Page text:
“Then, he was seen by over five-hundred brethren at one time, of whom, many still remain even now, yet some have fallen asleep.” (1 Corinthians 15:6)
The Apostle John begins to bring his gospel to a close with the statement that Jesus did many other things that were not recorded in his book (John 20:30); here we have Paul relating one of those things to us. At the time of Pentecost, there were 120 who had gathered together in fellowship and devoted themselves to prayer. Of course, after Pentecost, the church exploded in its size rapidly. Thus, the instance that Paul is referring to had to have taken place some time after the time of Pentecost (for there were not yet 500 brethren), but the specific details are uncertain.
The fact is, though, that Jesus did appear to this group of more than 500 believers—note that the word Paul uses here is a˙delfoi/ß (adelphois), which literally means “brothers,” but when used in this context, Paul consistently uses this term to refer to the fellowship of believers—though we also do not know the exact reason why Jesus chose to make this appearance. Regardless, the emphasis that Paul is making here is once again on the reliability of Jesus’ resurrection. Paul is saying, don’t take my word for it, look, he appeared to Peter and the twelve and he has appeared to more than 500 people—most of whom are still alive. Go ask them!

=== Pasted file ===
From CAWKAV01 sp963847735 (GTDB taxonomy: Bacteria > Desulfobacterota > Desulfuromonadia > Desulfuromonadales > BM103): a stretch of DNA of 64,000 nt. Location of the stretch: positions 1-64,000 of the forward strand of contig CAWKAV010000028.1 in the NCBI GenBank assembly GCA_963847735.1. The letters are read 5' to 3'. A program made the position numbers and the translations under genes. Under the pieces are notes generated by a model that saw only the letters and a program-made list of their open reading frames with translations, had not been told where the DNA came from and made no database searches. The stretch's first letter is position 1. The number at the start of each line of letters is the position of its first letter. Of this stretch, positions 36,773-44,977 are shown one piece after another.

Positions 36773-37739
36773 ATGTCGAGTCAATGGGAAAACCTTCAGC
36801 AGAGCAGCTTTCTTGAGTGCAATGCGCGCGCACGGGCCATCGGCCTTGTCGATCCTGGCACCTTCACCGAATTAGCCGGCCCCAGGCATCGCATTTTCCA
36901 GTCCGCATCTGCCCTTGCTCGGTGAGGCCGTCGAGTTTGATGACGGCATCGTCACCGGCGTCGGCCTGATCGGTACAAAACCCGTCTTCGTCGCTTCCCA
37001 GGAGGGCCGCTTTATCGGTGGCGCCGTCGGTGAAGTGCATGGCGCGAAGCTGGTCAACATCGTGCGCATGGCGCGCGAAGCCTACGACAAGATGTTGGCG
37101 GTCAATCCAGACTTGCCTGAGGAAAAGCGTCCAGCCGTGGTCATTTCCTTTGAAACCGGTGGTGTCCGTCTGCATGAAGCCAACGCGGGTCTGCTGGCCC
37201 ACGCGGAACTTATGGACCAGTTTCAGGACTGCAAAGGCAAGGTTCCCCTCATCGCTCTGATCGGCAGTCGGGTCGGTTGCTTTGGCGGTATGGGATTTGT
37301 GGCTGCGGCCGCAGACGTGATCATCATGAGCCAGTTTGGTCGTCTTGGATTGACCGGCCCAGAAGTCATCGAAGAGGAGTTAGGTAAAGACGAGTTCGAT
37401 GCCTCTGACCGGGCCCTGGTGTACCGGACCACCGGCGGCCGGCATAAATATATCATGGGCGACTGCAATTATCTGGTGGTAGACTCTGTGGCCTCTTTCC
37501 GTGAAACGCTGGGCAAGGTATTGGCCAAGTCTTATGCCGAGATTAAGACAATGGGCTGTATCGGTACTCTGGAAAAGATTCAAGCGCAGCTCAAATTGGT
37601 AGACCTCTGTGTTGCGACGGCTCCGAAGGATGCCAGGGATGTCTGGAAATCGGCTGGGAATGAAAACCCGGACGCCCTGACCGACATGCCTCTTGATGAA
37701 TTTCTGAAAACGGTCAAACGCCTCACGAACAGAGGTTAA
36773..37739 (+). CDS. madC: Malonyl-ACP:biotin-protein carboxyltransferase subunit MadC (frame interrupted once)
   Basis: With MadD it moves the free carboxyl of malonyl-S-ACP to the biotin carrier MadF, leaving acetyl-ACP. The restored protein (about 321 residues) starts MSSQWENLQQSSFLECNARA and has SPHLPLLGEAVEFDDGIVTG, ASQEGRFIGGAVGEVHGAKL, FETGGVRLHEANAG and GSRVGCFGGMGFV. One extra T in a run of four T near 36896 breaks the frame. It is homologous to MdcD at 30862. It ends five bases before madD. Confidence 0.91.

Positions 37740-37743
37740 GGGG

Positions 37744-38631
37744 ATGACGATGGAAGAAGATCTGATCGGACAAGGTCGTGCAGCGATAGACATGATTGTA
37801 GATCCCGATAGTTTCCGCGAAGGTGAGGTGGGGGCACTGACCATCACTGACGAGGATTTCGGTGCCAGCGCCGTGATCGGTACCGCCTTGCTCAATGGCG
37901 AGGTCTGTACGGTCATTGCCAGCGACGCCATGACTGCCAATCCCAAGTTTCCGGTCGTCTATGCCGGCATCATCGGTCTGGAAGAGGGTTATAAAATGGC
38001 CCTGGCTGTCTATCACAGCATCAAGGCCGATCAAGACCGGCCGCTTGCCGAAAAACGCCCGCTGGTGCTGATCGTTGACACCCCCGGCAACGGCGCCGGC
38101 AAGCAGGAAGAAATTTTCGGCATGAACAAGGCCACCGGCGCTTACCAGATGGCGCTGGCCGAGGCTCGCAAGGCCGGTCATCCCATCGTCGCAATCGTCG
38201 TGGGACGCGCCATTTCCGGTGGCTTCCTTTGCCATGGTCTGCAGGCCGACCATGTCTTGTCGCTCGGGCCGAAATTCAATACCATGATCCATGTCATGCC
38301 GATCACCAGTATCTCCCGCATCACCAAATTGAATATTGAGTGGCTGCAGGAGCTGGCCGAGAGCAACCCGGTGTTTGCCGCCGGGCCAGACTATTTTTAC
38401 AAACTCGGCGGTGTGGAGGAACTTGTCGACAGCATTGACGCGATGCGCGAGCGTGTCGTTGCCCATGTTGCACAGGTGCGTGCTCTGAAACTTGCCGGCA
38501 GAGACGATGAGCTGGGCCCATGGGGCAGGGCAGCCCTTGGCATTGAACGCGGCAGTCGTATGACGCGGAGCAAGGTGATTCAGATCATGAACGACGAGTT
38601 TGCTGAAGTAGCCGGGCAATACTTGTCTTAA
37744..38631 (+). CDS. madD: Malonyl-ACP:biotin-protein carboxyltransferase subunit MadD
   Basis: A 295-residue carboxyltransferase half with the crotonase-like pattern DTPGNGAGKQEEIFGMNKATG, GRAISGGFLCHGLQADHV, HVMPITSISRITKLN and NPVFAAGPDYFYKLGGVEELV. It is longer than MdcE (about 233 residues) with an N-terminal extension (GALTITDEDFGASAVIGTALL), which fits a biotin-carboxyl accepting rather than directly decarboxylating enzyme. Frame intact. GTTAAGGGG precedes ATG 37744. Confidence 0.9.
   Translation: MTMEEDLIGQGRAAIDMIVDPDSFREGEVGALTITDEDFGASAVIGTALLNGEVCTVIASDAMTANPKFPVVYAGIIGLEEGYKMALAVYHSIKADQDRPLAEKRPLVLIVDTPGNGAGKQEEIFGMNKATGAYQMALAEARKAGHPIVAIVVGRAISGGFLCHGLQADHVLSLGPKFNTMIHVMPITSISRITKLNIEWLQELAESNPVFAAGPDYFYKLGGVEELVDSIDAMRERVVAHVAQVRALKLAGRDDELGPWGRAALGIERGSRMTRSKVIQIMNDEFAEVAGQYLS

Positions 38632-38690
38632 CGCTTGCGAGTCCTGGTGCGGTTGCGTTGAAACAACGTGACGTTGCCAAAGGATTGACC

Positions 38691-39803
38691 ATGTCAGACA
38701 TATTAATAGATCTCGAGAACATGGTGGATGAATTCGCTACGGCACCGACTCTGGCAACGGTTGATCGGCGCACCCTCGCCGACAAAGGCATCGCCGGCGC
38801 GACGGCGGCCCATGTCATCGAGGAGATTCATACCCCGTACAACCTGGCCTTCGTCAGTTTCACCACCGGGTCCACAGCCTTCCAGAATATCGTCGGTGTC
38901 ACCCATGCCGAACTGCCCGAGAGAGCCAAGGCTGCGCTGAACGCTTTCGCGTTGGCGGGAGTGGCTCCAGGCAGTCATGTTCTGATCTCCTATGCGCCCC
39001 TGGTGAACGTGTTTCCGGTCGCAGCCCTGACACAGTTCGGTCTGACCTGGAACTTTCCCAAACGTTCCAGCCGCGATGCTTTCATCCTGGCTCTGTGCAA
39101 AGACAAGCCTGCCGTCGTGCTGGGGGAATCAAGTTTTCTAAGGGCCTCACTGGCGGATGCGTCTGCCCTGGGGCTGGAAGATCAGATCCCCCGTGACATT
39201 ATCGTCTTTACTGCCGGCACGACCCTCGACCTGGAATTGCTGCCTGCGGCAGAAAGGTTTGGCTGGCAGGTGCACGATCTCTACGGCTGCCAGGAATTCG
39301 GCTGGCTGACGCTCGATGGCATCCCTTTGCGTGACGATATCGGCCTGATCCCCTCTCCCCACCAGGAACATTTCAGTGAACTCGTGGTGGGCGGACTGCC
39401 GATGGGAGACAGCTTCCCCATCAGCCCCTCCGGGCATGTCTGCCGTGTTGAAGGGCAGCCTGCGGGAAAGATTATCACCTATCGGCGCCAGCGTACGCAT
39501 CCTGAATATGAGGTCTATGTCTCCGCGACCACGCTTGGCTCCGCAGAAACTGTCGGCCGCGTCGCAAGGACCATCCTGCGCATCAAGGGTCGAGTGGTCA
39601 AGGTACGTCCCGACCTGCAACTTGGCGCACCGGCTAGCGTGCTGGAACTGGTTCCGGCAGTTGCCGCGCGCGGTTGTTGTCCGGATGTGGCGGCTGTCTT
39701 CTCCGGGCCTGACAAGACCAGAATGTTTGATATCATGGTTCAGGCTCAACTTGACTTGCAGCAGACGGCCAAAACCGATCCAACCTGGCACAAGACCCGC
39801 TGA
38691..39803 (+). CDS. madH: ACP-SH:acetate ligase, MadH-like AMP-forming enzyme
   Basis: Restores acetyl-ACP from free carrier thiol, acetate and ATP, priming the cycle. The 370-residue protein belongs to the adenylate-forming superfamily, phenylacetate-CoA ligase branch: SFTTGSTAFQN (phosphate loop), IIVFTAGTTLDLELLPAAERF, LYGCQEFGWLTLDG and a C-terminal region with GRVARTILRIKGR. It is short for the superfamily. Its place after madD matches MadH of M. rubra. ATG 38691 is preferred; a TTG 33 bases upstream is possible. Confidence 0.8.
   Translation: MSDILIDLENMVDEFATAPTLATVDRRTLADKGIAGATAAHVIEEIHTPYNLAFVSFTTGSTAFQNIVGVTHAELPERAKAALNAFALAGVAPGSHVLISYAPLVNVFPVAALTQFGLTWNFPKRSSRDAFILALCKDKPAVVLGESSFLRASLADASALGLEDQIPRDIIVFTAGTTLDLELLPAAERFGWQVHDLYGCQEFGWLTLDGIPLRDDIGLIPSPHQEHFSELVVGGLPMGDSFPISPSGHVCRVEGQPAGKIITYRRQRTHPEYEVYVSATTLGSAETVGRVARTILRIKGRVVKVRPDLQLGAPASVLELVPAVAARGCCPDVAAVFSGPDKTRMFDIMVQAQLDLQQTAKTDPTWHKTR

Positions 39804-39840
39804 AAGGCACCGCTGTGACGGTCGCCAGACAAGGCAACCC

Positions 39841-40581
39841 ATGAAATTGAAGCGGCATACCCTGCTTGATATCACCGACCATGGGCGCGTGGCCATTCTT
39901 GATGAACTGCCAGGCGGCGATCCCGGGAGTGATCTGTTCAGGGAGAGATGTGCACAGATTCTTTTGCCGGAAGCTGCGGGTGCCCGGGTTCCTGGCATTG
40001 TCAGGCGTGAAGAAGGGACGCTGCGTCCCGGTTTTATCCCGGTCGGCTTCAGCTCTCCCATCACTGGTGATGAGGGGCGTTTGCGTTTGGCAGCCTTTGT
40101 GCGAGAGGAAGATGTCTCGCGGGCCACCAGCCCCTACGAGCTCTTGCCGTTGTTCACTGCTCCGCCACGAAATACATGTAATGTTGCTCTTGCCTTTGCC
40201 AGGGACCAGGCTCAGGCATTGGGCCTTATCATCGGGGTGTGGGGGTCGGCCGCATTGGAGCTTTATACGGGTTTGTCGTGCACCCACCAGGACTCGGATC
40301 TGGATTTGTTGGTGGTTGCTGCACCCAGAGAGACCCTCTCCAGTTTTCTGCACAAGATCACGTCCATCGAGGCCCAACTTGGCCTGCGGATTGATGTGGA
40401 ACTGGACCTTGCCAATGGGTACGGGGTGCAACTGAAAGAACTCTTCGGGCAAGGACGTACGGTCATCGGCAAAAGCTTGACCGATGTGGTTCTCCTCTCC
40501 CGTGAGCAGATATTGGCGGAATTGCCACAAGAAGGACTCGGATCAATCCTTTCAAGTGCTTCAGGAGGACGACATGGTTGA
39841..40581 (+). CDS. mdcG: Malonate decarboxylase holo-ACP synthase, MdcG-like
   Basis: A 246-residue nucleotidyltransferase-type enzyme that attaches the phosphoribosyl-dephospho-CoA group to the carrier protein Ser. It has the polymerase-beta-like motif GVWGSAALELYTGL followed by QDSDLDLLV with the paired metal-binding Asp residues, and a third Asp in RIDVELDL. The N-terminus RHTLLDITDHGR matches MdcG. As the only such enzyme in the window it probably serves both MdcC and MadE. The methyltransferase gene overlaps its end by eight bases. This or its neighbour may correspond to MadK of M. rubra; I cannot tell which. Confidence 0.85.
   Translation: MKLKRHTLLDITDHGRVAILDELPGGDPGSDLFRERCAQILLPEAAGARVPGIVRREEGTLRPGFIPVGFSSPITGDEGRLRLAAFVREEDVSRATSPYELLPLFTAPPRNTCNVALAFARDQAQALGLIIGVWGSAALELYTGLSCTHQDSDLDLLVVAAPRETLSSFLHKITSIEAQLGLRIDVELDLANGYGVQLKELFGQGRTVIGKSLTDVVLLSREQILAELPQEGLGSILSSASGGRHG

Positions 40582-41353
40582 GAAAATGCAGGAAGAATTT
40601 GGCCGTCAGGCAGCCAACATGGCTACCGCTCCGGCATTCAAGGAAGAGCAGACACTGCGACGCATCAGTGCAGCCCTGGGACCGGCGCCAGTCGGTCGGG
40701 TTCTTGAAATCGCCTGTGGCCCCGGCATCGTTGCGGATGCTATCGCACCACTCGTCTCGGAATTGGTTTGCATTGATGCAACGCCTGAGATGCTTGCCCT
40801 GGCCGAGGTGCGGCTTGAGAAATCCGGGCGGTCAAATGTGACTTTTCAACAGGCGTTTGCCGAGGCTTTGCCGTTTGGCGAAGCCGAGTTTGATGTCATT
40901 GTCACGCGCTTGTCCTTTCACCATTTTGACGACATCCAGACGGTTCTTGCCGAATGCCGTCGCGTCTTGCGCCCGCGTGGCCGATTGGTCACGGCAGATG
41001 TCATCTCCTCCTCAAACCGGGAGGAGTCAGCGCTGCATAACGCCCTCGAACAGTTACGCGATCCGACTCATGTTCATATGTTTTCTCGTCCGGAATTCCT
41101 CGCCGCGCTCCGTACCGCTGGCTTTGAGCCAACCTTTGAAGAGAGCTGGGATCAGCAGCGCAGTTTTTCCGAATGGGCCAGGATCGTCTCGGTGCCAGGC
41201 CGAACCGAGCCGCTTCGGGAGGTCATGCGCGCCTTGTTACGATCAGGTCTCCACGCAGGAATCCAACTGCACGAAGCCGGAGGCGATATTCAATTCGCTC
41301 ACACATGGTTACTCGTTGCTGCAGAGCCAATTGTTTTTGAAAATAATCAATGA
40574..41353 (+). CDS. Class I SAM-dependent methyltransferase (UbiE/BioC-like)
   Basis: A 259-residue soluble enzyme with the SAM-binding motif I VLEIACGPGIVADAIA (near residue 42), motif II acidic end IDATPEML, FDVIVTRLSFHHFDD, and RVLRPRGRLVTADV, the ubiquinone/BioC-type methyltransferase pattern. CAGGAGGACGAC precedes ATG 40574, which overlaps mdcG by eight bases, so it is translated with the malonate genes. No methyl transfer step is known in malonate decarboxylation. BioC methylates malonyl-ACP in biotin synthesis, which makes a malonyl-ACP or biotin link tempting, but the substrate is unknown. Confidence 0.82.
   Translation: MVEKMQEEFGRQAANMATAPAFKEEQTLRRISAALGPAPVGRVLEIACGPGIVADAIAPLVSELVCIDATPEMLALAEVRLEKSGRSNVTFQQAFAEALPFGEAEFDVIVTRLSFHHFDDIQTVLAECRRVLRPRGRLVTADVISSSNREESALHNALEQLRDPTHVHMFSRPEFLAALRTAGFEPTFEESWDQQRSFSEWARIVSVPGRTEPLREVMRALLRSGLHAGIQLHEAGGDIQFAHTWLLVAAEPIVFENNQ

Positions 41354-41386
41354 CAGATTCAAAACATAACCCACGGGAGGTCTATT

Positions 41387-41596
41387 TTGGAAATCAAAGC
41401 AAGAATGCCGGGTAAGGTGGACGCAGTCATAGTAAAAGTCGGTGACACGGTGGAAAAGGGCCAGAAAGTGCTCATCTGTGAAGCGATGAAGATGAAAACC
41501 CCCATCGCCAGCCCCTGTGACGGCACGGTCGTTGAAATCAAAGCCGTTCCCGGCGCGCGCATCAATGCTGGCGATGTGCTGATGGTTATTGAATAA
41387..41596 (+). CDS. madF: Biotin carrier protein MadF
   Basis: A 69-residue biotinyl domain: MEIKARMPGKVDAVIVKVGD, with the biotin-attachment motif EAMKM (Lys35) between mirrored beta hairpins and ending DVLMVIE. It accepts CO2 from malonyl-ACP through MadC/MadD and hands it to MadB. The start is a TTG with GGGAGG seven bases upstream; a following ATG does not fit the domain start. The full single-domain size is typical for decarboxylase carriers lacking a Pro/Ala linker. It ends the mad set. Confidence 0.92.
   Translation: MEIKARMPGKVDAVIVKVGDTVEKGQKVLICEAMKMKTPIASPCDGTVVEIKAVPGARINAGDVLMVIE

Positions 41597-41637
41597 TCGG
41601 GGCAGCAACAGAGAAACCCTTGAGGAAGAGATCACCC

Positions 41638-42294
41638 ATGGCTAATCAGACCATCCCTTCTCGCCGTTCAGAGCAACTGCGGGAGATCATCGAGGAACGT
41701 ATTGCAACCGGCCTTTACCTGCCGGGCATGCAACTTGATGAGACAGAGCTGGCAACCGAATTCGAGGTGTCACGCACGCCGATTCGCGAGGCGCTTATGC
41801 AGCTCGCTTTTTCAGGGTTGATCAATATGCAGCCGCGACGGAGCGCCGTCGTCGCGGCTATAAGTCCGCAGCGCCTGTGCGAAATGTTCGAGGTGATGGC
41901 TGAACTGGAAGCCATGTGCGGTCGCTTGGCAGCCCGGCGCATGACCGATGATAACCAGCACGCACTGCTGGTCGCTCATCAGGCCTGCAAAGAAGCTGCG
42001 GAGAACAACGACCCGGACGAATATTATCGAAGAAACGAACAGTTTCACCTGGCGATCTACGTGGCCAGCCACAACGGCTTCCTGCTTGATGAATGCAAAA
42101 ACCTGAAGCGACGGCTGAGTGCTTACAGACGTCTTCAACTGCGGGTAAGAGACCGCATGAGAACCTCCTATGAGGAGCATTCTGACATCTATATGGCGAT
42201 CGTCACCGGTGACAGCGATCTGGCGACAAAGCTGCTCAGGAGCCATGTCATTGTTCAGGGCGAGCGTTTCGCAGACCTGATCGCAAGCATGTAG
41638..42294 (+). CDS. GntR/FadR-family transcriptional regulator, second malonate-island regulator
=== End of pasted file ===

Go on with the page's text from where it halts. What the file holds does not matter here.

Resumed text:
One thing that amazes me about our culture is its amazing demand for proof when it comes to matters of the Christian religion. Thousands will flock to shrines where supposedly some tribal deity made its appearance, and do so only on the testimony of one or two people (usually who were under the influence of hallucinatory drugs at the time). Millions of Muslims flock to Mecca each year to kiss a rock that was supposedly sent by Allah. Millions of Roman Catholics will flock to various churches where one or two people supposedly witnessed a statue cry blood or to touch something that is supposed to be the finger bone of one of the saints. Yet, these same people, when confronted with the Gospel of Jesus’ death and resurrection, will reserve judgment. Paul was reminding the Corinthians of all of the proof that was out there.
If we look back through church history, it would seem that two of the earliest heresies of the church were heresies surrounding the denial of Jesus’ return (see 2 Peter 3:4) and the denial of Jesus’ death and resurrection (see 1 John 4:2). How quickly people fall into those age-old traps over and over again. If a lawyer were to bring 500 reliable witnesses through a courtroom today, the judge would have no choice but to admit that their testimony was true and reliable—why is it that so many people are so quick to discredit the many witnesses to the truth? Loved ones, stand upon the truth of Jesus’ life, death, and resurrection—it is a fact, and you can have complete confidence in it. And then, by the way you live, proclaim to those around you that Jesus Christ is alive and at work in the lives of his people.